Locksmith. If your emergency road assistance does not offer locked car assistance, ask them to send a local locksmith. The good news is that each car key is coded by the auto manufacturer, and if you have the key code number and personal identification, a locksmith can make you a new key. Store the key code number on your cell phone, so it is available immediately, and leave it where someone at home can read it to you in an emergency.
Call a Tow Truck: As a last resort, although somewhat expensive at least you’ll know help is on the way.
We certainly hope that these tips are helpful. At Davis Body Shop, we are ready to discuss any car-related topic with you! Drop by or simply ring us…. Our numbers are: Atascadero (805) 466-2446 or Paso Robles (805) 239-8752.
Here at Davis Body Shop we pride ourselves in being the best in the business when it comes to collision repair. But just because we’re the best doesn’t mean we want everyone to have a damaged vehicle. In fact, we want you and your family to drive safely and avoid accidents as much as possible – while knowing that if the time ever comes when collision repair is needed we’ll be here for you.
Listed below are the top ten tips from the editors of Edmunds.com, on how to avoid a vehicle collision.
1. Avoid the “fast lane”
2. Keep your eyes scanning the area ahead.
3. Beware of blind spots.
4. Drive with your hands in the 9 and 3 o’clock position.
5. Get racecar driver control of the wheel.
6. Judge a driver by his/her car’s condition.
7. Know your car’s limits.
8. Keep your car in good shape.
9. The nighttime is not the right time.
10. Learn how to drive a racecar.
To read more about these top ten tips click here.
We hope these tips help you and your family stay safe on the road. Feel free to give us a call at our Atascadero location at (805)466-2446 or the Paso Robles location at (805)239-8752 for more information on how we can help serve you.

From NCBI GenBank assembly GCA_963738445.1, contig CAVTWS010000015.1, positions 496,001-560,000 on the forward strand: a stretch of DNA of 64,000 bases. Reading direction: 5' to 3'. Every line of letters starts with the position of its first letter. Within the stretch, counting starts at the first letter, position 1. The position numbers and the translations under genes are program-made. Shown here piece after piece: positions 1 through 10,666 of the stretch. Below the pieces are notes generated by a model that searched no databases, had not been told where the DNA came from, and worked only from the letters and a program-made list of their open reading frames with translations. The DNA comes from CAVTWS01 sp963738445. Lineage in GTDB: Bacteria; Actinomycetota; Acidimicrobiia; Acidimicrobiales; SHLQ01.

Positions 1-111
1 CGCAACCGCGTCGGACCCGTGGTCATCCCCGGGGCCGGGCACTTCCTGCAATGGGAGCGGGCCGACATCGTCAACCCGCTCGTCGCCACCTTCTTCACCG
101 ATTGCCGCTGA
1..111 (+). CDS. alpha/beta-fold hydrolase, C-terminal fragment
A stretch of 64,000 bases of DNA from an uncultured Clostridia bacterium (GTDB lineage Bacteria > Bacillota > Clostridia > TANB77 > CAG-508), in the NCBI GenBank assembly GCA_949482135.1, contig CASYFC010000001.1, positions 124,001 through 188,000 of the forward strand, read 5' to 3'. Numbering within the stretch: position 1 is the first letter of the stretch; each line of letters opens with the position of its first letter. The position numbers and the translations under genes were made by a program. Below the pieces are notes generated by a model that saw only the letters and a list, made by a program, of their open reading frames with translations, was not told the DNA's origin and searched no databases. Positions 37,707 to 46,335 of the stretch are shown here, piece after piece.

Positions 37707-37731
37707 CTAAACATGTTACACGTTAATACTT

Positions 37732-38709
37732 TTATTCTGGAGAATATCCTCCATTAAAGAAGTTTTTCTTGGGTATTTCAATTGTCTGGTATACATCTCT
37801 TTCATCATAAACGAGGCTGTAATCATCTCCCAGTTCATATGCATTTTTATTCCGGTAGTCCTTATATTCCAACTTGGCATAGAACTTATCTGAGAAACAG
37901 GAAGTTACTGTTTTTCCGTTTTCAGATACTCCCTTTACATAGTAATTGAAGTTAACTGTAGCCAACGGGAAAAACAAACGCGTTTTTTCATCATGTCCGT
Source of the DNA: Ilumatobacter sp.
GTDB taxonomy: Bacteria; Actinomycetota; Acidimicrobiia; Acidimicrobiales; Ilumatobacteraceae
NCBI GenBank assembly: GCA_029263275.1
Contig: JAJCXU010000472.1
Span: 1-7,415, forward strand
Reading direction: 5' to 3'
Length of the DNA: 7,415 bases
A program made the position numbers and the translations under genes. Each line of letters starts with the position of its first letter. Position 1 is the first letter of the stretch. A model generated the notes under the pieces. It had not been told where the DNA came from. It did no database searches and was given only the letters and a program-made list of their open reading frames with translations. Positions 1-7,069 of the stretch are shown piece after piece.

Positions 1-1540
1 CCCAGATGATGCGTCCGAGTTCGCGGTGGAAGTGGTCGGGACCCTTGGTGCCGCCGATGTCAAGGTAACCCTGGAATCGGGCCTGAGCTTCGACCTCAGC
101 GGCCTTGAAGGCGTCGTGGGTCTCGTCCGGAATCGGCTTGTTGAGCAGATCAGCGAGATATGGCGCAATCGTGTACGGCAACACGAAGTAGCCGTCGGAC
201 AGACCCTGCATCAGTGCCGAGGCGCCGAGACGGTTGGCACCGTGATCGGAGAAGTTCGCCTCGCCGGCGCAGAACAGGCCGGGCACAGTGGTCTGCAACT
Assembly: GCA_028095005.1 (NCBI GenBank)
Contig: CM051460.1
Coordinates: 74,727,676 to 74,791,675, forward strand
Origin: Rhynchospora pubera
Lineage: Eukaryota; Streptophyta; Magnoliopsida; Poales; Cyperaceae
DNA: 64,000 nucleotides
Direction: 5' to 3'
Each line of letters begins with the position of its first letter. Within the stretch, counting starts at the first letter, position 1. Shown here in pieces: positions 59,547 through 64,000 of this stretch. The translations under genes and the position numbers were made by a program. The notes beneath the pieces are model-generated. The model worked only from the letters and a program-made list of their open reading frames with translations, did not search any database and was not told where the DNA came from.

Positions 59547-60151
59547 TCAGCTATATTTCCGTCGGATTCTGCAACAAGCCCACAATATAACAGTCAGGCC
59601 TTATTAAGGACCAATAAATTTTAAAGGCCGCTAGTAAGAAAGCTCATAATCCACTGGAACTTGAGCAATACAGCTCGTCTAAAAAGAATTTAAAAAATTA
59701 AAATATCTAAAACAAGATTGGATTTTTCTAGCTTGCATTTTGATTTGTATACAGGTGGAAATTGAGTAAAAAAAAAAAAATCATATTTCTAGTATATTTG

When you’re looking at buying a used car, the last thing you want is to get ripped off. You want a vehicle that is reliable, reasonably priced and can get you from point A to point B without problem. Before you go online for a great deal, you might want to consider how you intend to use the vehicle. Will it be driven around town for short trips to the market, a second car to transport you to and from work, or is it a family car, maybe one you intend to keep for a few years? Asking yourself these questions at the onset will give you the power to resist an impulse buy later.
Now, you’re ready to roll with a search that fits your needs and your lifestyle, but keep in mind that in order to avoid the pitfalls of buying someone else’s problem, you’ll need to ask some questions about the vehicle you intend to buy, so here’s a handy checklist to get you started:
- Mileage: Ask how many miles the vehicle has on the odometer. 12,000 miles per year is standard.
- Ownership: Is the seller the original owner? If so, they’ll be your complete source of information.
- Service Records: Does the seller have records of repairs and maintenance? Can they present service receipts?
- Reason for The Sale: Is the owner relocating out of the area, buying something new or something else entirely? Buyer Beware: note the seller’s response and check your intuition meter. If the answer doesn’t feel right to you, it probably isn’t. Remember, the seller is in the business of selling and so may not reveal that it leaks oil like Niagara Falls or that it shakes like a wooden roller coaster when it reaches 35 mph.
- Accidents: Has the vehicle ever been involved in an accident? Hopefully, you’ll get an honest answer. If you’re in doubt, Davis Body Shop can check the car for signs of accident repair or you can research this information on-line or via CarFax and AutoCheck car history services.